In order to counteract this disparity we would need to see a drastic improvement in two point shooting to make up for it. This season teams are shooting .368 from three, and .528 from two. In order to make it worth it for teams to alter their offenses, without external intervention, we would need to see a full .333 disparity in favor of 2P% to offset the basic reality than a three is worth a full third more than a two.
That means seeing a 2P% of .701, which is functionally impossible. Only two players in NBA history have finished a full season with a shooting percentage of .700 or better (Wilt Chamberlain and DeAndre Jordan), and now you’re asking the entire NBA to do it in order to counteract the value of threes.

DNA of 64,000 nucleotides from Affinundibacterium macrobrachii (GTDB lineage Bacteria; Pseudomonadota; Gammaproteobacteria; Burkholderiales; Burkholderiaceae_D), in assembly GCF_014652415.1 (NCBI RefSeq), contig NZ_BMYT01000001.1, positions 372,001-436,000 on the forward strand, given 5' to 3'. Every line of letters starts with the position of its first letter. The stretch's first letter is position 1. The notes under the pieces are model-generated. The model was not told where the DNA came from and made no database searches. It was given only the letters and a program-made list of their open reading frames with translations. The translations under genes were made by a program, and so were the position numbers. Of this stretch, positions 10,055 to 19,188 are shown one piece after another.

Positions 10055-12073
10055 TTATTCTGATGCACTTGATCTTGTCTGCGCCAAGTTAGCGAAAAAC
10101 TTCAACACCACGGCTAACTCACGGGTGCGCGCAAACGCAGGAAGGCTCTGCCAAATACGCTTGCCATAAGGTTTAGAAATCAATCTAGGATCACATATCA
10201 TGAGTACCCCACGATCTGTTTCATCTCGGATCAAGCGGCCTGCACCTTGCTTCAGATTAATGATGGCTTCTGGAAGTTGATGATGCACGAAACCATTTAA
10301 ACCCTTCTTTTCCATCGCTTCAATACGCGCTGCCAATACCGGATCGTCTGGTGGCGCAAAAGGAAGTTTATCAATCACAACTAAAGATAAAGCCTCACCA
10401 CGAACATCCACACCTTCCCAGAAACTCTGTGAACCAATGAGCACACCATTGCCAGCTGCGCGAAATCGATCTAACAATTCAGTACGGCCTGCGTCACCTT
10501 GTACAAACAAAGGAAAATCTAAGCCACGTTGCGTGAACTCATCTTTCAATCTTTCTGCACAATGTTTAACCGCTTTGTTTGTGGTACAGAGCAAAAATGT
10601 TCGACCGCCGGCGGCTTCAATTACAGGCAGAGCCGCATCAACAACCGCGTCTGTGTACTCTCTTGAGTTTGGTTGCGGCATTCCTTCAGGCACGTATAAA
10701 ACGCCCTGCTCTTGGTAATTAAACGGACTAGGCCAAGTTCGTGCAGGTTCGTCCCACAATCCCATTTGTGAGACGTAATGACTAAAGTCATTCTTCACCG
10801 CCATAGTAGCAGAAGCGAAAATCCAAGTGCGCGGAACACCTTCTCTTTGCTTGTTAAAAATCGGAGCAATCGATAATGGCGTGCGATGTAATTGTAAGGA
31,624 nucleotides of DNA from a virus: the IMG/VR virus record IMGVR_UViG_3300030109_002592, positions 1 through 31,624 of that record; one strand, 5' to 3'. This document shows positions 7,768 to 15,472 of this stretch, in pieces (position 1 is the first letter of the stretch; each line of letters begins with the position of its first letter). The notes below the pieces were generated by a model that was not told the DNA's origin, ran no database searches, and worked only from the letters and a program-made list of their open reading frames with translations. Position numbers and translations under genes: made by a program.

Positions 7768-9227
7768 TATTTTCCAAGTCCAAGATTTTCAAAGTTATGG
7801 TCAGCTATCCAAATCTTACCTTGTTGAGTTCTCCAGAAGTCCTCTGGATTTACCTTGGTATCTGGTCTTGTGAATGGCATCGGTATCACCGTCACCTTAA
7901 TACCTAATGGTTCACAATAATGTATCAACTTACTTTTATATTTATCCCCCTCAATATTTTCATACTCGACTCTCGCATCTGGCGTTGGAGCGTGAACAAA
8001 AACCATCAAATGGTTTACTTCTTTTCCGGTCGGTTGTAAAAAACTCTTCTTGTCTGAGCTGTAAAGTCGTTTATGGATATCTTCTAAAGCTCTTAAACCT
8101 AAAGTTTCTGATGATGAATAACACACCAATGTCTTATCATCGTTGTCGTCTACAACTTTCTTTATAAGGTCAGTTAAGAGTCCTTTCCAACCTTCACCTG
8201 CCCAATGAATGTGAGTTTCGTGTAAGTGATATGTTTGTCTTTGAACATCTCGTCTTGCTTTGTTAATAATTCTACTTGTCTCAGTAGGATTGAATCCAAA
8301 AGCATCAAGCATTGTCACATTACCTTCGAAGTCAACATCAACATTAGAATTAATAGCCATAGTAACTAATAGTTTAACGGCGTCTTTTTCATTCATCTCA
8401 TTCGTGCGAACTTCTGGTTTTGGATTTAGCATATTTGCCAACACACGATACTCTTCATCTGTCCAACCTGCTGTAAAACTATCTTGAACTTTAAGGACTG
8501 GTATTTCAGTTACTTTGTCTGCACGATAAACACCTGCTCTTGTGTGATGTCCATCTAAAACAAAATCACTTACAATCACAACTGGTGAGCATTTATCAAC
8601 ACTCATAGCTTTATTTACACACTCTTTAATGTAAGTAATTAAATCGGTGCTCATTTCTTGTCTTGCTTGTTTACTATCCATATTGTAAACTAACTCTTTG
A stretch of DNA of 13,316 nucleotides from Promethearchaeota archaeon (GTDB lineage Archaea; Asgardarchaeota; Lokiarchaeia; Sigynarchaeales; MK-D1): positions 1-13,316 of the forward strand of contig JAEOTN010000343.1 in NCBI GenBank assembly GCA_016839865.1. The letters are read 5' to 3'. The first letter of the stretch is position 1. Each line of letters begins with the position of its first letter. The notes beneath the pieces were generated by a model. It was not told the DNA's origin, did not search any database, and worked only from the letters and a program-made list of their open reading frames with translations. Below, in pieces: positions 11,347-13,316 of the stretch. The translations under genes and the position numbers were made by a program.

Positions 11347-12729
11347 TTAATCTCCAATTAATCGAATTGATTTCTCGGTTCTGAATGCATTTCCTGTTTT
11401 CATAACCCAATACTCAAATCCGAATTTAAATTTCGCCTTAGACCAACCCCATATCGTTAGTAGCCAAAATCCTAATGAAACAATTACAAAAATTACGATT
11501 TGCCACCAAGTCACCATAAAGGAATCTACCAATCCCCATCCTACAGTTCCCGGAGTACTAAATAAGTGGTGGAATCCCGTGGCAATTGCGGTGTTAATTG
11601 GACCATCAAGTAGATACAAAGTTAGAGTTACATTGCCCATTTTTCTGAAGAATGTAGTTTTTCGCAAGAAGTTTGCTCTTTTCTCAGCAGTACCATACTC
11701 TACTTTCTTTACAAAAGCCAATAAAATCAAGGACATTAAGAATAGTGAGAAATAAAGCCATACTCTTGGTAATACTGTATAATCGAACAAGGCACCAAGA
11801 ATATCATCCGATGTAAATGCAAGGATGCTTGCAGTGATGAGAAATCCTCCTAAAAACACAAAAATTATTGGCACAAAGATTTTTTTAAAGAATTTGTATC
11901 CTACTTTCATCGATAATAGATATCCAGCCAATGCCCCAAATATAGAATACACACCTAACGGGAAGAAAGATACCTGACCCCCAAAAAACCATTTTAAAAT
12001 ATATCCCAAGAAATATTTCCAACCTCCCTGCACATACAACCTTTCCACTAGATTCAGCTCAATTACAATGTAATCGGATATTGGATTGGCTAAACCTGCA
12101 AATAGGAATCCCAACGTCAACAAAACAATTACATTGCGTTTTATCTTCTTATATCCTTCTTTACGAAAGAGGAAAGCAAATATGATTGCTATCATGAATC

Is this a problem though?
That really depends on what you value in basketball, but it’s clear that rampant three point shooting, especially approaching 50 percent of a team’s attempts, will lead to the homogenization of the NBA. A game will still have different strategies and players, but always with the goal of taking shots from deep unless they aren’t available.
Homogeny is a problem, because it makes games boring. Variety is what makes sport exciting. It was fun to see the deep shooting Warriors take on the paint-dominating Cavaliers in the Finals from 2015-2018, but decidedly less interesting to see two teams use identical strategies, to varying degrees of success.
There is a clear issue that players are just getting too good. Everyone is learning to be a shooter, everyone is as successful as the snipers of the early 1990s. Part of that is due to defensive limitations to free up shooters, and part is simple evolution of the league. However, it order to keep the balance so basketball remains compelling it’s clear some changes will need to be made in order to reduce the incentive to shoot from three.